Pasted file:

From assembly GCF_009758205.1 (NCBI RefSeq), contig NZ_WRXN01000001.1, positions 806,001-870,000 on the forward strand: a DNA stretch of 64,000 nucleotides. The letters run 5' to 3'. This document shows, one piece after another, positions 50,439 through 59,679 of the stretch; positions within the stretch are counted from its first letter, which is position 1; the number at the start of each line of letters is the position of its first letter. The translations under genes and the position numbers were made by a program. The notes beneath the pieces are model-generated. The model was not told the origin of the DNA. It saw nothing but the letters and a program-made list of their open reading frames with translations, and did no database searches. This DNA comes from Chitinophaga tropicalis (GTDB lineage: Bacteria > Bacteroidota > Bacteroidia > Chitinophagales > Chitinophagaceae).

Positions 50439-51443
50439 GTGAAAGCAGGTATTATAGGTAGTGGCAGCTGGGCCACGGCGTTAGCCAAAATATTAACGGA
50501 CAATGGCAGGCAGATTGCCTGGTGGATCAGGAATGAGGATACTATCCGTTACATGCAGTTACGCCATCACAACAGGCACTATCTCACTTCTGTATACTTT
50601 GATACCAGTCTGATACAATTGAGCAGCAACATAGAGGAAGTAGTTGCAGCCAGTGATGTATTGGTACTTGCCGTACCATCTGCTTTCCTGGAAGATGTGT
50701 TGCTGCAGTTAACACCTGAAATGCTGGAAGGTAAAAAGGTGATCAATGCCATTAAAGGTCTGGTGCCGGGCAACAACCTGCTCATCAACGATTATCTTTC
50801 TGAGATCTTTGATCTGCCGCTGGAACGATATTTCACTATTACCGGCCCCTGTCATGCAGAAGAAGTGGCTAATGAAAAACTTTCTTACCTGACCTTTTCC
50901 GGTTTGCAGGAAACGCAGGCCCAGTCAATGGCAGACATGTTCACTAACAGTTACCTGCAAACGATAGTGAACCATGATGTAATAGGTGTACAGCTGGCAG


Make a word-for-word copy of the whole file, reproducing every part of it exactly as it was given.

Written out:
From assembly GCF_009758205.1 (NCBI RefSeq), contig NZ_WRXN01000001.1, positions 806,001-870,000 on the forward strand: a DNA stretch of 64,000 nucleotides. The letters run 5' to 3'. This document shows, one piece after another, positions 50,439 through 59,679 of the stretch; positions within the stretch are counted from its first letter, which is position 1; the number at the start of each line of letters is the position of its first letter. The translations under genes and the position numbers were made by a program. The notes beneath the pieces are model-generated. The model was not told the origin of the DNA. It saw nothing but the letters and a program-made list of their open reading frames with translations, and did no database searches. This DNA comes from Chitinophaga tropicalis (GTDB lineage: Bacteria > Bacteroidota > Bacteroidia > Chitinophagales > Chitinophagaceae).

Positions 50439-51443
50439 GTGAAAGCAGGTATTATAGGTAGTGGCAGCTGGGCCACGGCGTTAGCCAAAATATTAACGGA
50501 CAATGGCAGGCAGATTGCCTGGTGGATCAGGAATGAGGATACTATCCGTTACATGCAGTTACGCCATCACAACAGGCACTATCTCACTTCTGTATACTTT
50601 GATACCAGTCTGATACAATTGAGCAGCAACATAGAGGAAGTAGTTGCAGCCAGTGATGTATTGGTACTTGCCGTACCATCTGCTTTCCTGGAAGATGTGT
50701 TGCTGCAGTTAACACCTGAAATGCTGGAAGGTAAAAAGGTGATCAATGCCATTAAAGGTCTGGTGCCGGGCAACAACCTGCTCATCAACGATTATCTTTC
50801 TGAGATCTTTGATCTGCCGCTGGAACGATATTTCACTATTACCGGCCCCTGTCATGCAGAAGAAGTGGCTAATGAAAAACTTTCTTACCTGACCTTTTCC
50901 GGTTTGCAGGAAACGCAGGCCCAGTCAATGGCAGACATGTTCACTAACAGTTACCTGCAAACGATAGTGAACCATGATGTAATAGGTGTACAGCTGGCAG